Non-profit groups working to feed Hurricane Ian victims this Thanksgiving
Nearly two months after Ian devastated southwest Florida, affected families just want to feel normal again. With Thanksgiving near, two different non-profit organizations are cooking something up to make sure no family goes without a hot holiday meal.
Operation BBQ Relief is distributing thousands of holiday meals to families impacted by Hurricane Ian in Florida.
As residents in southwestern Florida continue to recover from Hurricane Ian, the deadliest in decades and the most destructive hurricane of the year to affect the United States, two non-profit organizations are making sure no families are left without the opportunity to enjoy a traditional turkey dinner for the upcoming holiday.
Operation BBQ Relief, a national organization based out of Kansas City, Missouri, goes to disaster areas and provides people with one thing that all storm victims look forward to -- a hot meal. During the first few weeks after Ian, volunteers with Operation BBQ grilled, cooked and smoked more than 800,000 meals for storm survivors. John Imbriolo, the director of culinary arts for the non-profit, told AccuWeather National Reporter Bill Wadell that these meals mean more than one could imagine.
"Figure the worst possible day you could ever have. You've just lost everything that you own and you're trying to determine what do I do next? The last thing you're gonna think of is where's my next meal coming from, and quite honestly, that's one of the most important things after a disaster is to keep up your energy, keep your thought process, and you need to fuel your body," Imbriolo said.
Operation BBQ Relief preparing meals for storm survivors in southwestern Florida after Hurricane Ian.
Now, weeks after providing food to storm survivors, Operation BBQ is back at it again in southwestern Florida, but they're cooking up something different than traditional barbecue. Just in time for Thanksgiving, the non-profit is making sure no family is left without a proper holiday meal with all the fixings.
"We have smoked turkey, we prepared green bean casserole, candied yams and then we have Hawaiian dinner rolls, some turkey gravy and some cranberry sauce," Imbriolo said.
The past two months have been anything but ordinary for people living in southwestern Florida. And one thing residents who weathered the worst of the storm want to feel again is some normalcy. By providing hot, homemade food to storm survivors, Operation BBQ is helping families work their way toward getting that feeling back.
"They're happy about celebrating Thanksgiving because it's one step closer to normal," Imbriolo said. "To be able to sit down as a family, and friends, [and] enjoy [a] Thanksgiving meal is just one step closer to that normal that everyone is looking for."
Hurricane Ian made landfall on Sept. 28 as a powerful Category 4 storm. As it traveled across Florida, it lost wind intensity and weakened to a tropical storm before regaining strength again in the Atlantic Ocean. Ian is responsible for 131 deaths in Florida, making it the deadliest hurricane in Florida's history since 1935. According to AccuWeather Founder and CEO Dr. Joel N. Myers, the economic fallout from Ian is expected to total between $180 billion and $210 billion.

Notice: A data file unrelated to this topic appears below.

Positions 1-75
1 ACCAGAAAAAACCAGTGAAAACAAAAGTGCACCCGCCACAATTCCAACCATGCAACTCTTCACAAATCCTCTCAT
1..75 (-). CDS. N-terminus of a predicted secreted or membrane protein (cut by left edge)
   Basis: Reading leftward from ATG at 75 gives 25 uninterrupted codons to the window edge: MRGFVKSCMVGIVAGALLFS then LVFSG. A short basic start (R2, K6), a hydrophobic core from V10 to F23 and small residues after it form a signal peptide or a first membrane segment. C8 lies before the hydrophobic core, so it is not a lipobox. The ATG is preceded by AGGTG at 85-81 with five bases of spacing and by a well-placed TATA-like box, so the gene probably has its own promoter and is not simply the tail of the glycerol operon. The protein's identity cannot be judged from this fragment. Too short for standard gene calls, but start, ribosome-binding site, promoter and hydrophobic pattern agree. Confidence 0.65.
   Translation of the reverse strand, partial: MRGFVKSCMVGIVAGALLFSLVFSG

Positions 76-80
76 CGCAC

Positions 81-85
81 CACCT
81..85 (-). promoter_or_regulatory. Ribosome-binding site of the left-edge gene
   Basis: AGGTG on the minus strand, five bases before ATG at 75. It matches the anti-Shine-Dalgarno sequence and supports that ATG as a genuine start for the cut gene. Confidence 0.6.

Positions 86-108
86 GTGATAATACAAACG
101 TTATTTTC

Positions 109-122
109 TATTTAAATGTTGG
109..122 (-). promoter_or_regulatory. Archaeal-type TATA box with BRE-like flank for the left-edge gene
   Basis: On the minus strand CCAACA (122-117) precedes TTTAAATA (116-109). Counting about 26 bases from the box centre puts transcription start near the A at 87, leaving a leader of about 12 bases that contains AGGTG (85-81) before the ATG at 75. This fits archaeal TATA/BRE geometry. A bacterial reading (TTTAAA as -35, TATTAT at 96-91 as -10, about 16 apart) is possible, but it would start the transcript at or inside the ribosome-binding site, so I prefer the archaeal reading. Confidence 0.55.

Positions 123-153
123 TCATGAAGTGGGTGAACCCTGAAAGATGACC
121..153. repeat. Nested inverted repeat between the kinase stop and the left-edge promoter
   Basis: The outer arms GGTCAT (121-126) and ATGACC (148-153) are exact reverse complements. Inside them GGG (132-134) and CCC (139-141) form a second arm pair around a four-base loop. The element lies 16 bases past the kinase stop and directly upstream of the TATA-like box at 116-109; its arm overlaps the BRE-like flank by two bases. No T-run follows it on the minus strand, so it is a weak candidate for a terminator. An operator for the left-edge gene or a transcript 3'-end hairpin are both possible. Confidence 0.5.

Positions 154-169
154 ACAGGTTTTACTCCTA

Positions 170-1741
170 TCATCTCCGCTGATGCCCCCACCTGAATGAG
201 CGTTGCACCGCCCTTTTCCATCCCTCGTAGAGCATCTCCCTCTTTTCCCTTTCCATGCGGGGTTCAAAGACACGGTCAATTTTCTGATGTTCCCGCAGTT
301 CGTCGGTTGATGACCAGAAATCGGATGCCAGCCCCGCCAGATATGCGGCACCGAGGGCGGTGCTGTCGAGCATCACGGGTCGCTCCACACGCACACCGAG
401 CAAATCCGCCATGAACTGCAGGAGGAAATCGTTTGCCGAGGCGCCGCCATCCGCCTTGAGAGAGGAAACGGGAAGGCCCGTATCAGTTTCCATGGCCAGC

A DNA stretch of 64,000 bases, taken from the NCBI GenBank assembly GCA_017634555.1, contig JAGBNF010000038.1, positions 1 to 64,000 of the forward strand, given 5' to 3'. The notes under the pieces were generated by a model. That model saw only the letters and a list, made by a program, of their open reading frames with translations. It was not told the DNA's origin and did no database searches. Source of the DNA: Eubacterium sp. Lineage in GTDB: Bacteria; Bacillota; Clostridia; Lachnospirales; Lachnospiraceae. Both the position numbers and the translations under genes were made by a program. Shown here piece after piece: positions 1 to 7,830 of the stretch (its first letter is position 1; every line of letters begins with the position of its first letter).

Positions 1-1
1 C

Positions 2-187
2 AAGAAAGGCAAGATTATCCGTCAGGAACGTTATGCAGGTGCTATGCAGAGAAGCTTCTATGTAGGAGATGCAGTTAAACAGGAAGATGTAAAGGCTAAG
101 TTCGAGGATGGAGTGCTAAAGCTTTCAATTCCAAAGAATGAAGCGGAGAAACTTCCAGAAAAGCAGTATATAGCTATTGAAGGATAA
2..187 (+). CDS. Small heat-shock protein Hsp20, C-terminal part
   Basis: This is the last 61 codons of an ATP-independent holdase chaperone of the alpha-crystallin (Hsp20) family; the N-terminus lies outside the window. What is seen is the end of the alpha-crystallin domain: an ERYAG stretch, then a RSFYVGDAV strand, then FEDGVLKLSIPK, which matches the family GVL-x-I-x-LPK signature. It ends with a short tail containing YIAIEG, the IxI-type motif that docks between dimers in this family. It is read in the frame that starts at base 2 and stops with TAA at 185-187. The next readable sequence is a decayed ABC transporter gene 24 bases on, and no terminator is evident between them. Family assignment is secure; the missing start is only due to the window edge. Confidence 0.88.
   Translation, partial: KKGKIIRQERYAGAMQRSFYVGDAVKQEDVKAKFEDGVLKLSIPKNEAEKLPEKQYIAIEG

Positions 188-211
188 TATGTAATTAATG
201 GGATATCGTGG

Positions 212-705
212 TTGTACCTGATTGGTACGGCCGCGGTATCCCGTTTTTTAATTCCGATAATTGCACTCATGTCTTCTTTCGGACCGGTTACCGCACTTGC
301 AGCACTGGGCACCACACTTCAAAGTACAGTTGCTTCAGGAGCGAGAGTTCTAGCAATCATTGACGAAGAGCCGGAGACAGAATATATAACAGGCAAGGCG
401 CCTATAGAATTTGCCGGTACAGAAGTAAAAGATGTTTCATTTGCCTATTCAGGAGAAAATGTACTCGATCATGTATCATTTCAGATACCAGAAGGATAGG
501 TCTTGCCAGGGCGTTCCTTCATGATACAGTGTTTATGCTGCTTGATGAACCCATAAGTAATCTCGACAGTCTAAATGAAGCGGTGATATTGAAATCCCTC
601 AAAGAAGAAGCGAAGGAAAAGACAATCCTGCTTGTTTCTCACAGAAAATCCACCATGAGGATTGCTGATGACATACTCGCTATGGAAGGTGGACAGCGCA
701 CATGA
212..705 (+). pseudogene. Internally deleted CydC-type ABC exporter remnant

Thanksgiving meal from Mercy Chefs, which will be handed out to storm survivors in southwestern Florida.
It's not just Operation BBQ Relief that is back in southwestern Florida and cooking up Thanksgiving meals for families. Mercy Chefs, which is a non-profit disaster and humanitarian relief organization, served more than 400,000 meals to victims after Hurricane Ian struck. Now, they're back and making sure no one misses out on Thanksgiving dinner, even if that means they have to go door-to-door.
"We're still seeing a great deal of need in southwest Florida, so Mercy Chefs wanted to come back for the holidays," Gary LeBlanc, the founder and CEO of Mercy Chefs, told Wadell in an interview. "So many folks here in southwest Florida still [are] walking past the mounds of debris in [their] front yard. It's a constant reminder of the stress that they've been through."
Volunteers with Mercy Chefs delivered thousands of Thanksgiving meals to help hurricane survivors in southwestern Florida.
Being able to provide something so simple as a Thanksgiving meal to these families has been one of the best ways to give back this season, LeBlanc said.
"We had a lot of people say we gave up on having Thanksgiving, there wasn't a lot to be thankful for, and there was no way we could cook a turkey," LeBlanc said. "To bring them that beautiful meal with ham, turkey and fresh mashed potatoes and sweet potato casserole, green beans and handmade desserts, was a real treat for them...In some cases, we went door-to-door to make sure we didn't miss anybody."
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